- It was also noted in certain cases that the implementation of the selected fuel use monitoring method was incorrect, which reflected a lack of understanding. This was the case with operators choosing to use the fuel uplift and fuel allocation by block hour methods. On a similar note, the incorrect use of the declared data gap approach was also encountered.
*These pertain solely to the Emissions Report (ER).When the process in place does not conform to the procedures described in the EMP resulting in incorrect numbers or missing information in the ER it is deemed a non-conformity. These will always result into a misstatement. Misstatements are errors in the data/report ER resulting in incorrect numbers or missing information in the ER. These misstatements can be material or non-material.
- The wrong use of method A or method B due to an improper chronological order.
- The use of incorrect, outdated ICAO codes for airports and in some cases the incorrect attribution of an airport to another state. On a similar note, many reports used state names that were not in line with the ICAO template.
- In a few rare cases, missing international flights were counted as data gaps, international positioning flights were missed while some wet leased out flights were included.
- In one particular case, the operator was unable to edit the destination airport of a flight on their system. Their IT system prevented editing of the airport codes due to linkages with several other systems. This led to a situation where when an aircraft was diverted to another airport and subsequently left from the diverted airport it would result in a break in sequence. Often this diversion would be international, which would impact the state pairs to be reported.
Other Notable Points Of Improvement
Keeping the above aside, we also encountered a diverse assortment of issues. These do not qualify for any of the above categories as long as they are corrected/rectified prior to the issuance of the verification report.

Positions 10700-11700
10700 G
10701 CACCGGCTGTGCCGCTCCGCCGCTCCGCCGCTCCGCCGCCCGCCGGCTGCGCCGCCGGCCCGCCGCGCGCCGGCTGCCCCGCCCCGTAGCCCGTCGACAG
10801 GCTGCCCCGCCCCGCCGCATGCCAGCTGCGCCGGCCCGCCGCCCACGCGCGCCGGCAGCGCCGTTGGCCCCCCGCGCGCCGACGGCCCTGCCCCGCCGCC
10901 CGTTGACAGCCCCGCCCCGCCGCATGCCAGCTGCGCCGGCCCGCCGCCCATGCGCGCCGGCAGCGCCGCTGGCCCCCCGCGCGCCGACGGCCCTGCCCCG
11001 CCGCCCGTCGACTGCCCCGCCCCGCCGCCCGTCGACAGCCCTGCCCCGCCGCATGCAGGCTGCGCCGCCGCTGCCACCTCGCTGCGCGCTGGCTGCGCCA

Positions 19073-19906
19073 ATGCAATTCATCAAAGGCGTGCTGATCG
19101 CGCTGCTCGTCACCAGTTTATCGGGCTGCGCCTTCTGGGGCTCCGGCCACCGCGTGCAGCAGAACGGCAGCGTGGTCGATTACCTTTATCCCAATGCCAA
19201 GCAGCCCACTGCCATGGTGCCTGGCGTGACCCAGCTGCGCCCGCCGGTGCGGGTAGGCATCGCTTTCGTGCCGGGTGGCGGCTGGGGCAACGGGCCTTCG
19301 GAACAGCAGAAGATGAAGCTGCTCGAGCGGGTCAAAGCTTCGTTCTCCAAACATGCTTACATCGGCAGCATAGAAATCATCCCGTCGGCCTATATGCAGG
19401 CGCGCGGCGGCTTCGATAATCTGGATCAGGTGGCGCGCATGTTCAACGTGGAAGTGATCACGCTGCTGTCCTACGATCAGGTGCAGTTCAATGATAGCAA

- Perhaps the most common one was regarding filling in the Emissions report. Which aircrafts to declare in the fleet tab, how to fill the reporting/identification sheets, which dates and what is the approved aggregation were a few of the many points on which we have had to work.
- Some operators had duplicated flights, which were discovered during the verification.
- Most operators had breaks in sequence which upon investigation would at times reveal missing flights. It is highly recommended that all operators implement some measures to ensure that the each aircraft has a logical sequence of consecutive flights.
- Most operators haven’t prepared a CORSIA manual or included CORSIA in their internal annual audits. This builds to the point that operators attest that they have several quality control activities in place but do not possess any documents/reports to back them up.
In conclusion, CORSIA 2019 is one small step for airlines but a giant leap for the planet. Yes, there have been many challenges along the way and most of the procedures associated with reporting and verification are novel to most operators which haven’t been exposed to the EU ETS. Admittedly, the COVID crisis will present a new set of challenges during the verification season for 2020, but with concerted efforts we can overcome them and continue growing.